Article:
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The DJI Mavic Air is a marvel in engineering, and it is clearly giving us a preview in whats to come in the second generation DJI Mavic Pro. This compact drone is as consumer friendly and easy to fly as the DJI Spark, And its almost as capable as its older brother the Mavic Pro. The Mavic air is essentially what happens when the Spark and the Mavic pro have a baby.
And the price of the Mavic Air is sandwiched right between the spark and the Mavic pro. The Base Mavic Air is currently retailing for $799 and for that price you get the drone, the controller, one battery, one set of propeller guards, a carrying case, a whole bunch miscellaneous cables and accessories, and 2 extra sets of propellers. Unfortunately you have to bring your own micro SD card. Theres also a fly more combo pack that retails for $999 and essentially you get a total of 3 batteries, a charging hub to charge them all in, a larger travel bag and 2 more extra sets of propellers. Given that each battery for the mavic air costs $79 alone and the charging hub by it self costs $49, plus the extra propellers and the travel bag, and DJI claims you’re saving $113 I feel its a fair deal, not a great deal, but a fair deal. If you want to pick the DJI Mavic Air up I’ll have links in the description below and if you use the link it really helps out the channel. Check them out cause DJI drones sometimes go on sale so you might get lucky.
The DJI Mavic Air is slightly bigger than the Spark but still slightly smaller than the Mavic Pro. Just like the mavic pro, the mavic air folds up. The back legs rotate backwards and out and the front arms extend outwards. Even though the Mavic air is slightly bigger than the Spark, in its folded state the Mavic Air is easier to store in a jacket pocket than the Spark. But it is important to take note that the propellers on the mavic air are a different size than the ones found on the spark or Mavic pro, and unfortunately they don’t fold up. Personally, I feel that DJI should standardize the propellers between the mavic air and second generation mavic pro. This way it’ll be easier to get replacements if you go to a store. I also think that DJI should have used foldable props on the Mavic Air because I feel that in the event of a crash foldable props have a better chance of survival.
The DJI Mavic Air has an array of sensors built in that help it avoid crashing and help it fly more precisely when indoors. There are a pair of sensors on the front, a pair of sensors on the back, and sensors on its belly so the mavic air can know when there are obstacles in front of it, behind it, and underneath it. The sensors can also detect if there is water underneath it so it wont accidentally land in water, which obviously would be a mood killer if you did. And on that note, the mavic air is not water proof so you shouldn’t be flying it in the rain or snow. Thanks to flight autonomy 2.0 the mavic air creates a realtime 3D map of its environment and its able to better position it self and even automatically avoid obstacles with out user input, but the mavic air is still prone to crashing if you’re fly from side to side. Something I usually do to get panning shots. Personally, I think that the second generation Mavic Pro will come included with all of the new sensors found on the mavic air and with additional sensors to the sides and on the top of the aircraft. Rendering it virtually crash proof like the DJI Phantom 4 Pro. At least, I hope.
On the back of the air theres a USB C port and a micro SD slot that can take cards up to 128 gigs. But the Mavic Air also has 8 gigs of internal storage, if you’re shooting in 1080P thats a good amount of storage, but if you’re shooting in 4K that aint a lot. Underneath the SD Card slot you will find a light that also functions as a Function button, (something that took me a while to figure out because you will have to use this button when paring the controller to the drone.) And on the sides of the drone there are latches that keep the battery secured. DJI claims a maximum flight time of 21 minutes for the air, but thats under ideal conditions. In my testing in the NYC area with high winds and with the temperature between 28 degrees and 40 degrees I averaged a flight time of 18 minutes. I have yet to hit that magical 21 minute mark. But below average performance in cold environments is normal for batteries. Now when it comes to charging the Air’s battery you first have to remove it and then use its propriety cable, and in order to fully charge it, it takes about 50 minutes.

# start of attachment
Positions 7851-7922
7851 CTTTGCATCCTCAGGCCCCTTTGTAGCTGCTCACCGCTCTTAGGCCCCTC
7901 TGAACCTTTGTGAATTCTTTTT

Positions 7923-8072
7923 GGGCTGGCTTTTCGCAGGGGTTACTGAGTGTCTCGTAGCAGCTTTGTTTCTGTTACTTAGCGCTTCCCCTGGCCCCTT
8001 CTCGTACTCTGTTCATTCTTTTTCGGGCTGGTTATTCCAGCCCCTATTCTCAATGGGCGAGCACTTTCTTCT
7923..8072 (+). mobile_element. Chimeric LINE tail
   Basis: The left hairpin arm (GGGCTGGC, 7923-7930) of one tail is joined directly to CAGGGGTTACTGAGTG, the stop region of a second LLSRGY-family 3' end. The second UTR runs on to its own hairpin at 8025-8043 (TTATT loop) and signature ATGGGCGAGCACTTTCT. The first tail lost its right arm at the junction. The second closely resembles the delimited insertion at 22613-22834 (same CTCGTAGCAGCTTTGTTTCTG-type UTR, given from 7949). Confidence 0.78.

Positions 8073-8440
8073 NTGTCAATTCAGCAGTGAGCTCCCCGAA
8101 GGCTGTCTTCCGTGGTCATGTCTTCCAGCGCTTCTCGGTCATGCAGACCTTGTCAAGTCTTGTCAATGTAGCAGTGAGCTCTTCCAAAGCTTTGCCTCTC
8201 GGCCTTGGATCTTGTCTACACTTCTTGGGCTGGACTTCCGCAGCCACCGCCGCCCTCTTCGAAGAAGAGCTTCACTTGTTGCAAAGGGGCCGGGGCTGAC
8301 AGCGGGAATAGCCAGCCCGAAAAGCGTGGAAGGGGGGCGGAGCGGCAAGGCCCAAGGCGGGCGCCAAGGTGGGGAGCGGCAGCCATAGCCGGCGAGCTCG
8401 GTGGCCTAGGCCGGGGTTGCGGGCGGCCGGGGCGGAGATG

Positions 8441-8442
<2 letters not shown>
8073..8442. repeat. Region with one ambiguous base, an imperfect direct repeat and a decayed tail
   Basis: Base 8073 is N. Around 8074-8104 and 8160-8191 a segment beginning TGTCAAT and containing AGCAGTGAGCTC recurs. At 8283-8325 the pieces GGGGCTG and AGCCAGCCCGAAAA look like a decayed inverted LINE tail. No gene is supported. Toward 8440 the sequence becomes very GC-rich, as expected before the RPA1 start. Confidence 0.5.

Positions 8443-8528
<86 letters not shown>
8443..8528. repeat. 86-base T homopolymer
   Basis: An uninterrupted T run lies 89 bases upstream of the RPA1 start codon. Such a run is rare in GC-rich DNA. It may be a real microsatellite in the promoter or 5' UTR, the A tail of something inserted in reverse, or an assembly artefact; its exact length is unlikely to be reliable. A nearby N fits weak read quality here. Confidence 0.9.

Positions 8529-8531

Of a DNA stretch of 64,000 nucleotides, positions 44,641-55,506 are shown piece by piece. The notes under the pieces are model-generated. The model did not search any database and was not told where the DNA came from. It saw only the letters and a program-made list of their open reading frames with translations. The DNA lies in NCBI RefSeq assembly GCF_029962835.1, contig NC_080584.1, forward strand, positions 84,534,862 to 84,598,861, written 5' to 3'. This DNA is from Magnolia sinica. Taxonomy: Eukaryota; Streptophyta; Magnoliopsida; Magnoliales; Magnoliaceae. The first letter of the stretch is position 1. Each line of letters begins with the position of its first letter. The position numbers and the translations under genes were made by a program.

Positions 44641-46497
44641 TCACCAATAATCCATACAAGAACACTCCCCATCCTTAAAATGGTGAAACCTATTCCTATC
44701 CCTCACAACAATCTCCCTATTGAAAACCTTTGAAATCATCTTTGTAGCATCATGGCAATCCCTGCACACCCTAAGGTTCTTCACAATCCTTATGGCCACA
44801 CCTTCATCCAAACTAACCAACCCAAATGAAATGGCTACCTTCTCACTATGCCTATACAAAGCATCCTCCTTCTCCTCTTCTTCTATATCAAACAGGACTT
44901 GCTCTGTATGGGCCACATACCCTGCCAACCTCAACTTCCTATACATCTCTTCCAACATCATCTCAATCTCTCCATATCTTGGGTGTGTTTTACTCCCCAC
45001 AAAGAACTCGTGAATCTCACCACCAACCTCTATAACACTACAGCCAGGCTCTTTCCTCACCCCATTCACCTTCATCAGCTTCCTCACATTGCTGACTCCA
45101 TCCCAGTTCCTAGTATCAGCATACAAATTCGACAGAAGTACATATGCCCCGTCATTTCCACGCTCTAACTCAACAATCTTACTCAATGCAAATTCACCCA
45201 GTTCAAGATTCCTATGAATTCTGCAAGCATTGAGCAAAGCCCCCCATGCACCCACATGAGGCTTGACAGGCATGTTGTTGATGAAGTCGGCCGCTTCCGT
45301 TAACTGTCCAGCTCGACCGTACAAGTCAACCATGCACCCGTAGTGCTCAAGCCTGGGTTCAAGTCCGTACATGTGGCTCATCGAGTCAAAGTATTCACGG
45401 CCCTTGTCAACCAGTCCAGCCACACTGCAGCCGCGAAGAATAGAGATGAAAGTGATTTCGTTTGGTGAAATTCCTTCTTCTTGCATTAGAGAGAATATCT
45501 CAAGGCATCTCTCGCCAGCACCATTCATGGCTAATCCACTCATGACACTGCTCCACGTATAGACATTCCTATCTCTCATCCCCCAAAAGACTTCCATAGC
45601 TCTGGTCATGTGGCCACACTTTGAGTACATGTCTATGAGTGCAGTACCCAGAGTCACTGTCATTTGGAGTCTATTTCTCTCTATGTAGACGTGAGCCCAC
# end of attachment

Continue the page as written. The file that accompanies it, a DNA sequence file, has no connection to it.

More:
Now lets talk about the camera on the DJi Mavic Air, the mavic air has a 12 megapixel camera thats housed in a 3 axis gimbal. The camera on the Mavic air also has the largest field of view at 85 degrees, where as the spark has a field of view of 81.9 degrees and the Pro has the narrowest field of view at 78.8 degrees. Essentially you’ll be able to capture more a scene with the Mavic Air as Opposed to the Pro when they’re looking at the same thing away at the same distance. On a side note, I like how the body of the Air essentially wraps around the camera. So even in the event of a crash the gimbal system is still somewhat protected. The 12 megapixel camera on the air can shoot up to 4k 30 frames per second and can capture stunning slow motion video at 1080 120 frames per second. For comparison, the pro also maxes out at 4k 30 frames per second but the best it can do when it comes to slow-motion video is 1080 96 frames per second or 720 120 frames per second. But the Pro can also capture cinema 4k at 24 frames per second while the air cant. And just putting it out there, the Spark maxes out at 1080 30 Frames per second. And shooting in 4k means you’ll be able to capture more detail and you’ll be able to zoom in more without losing too much video quality. (but personally I like shooting in 1080P 60 frames per second the most because it means much smoother video quality, but its not as crispy) And the camera on the Mavic Air also does an OK jog in low light environments given that it has a 2.8 aperture. But one major thing the Air has over the Pro is that out can shoot HDR photos. Which means better looking stills. The mavic air can also capture a few different type of panoramas. If you’re shooting a tall subject you can use the vertical panorama mode and for wider subjects you can use the Horizontal panoramas. Although these panorama modes are found on the Spark, the Mavic air is able to shoot the necessary photos and stitch them together much faster. And then theres my personal favorite… Spherical panoramas although these do take a bit longer to take, the end result is truly stunning. You can go into the DJI app and manipulate the photo any way you want. And even in high winds the end result is still very clean. And the air can also take these Spherical panoramas in a fraction of the time the Spark does.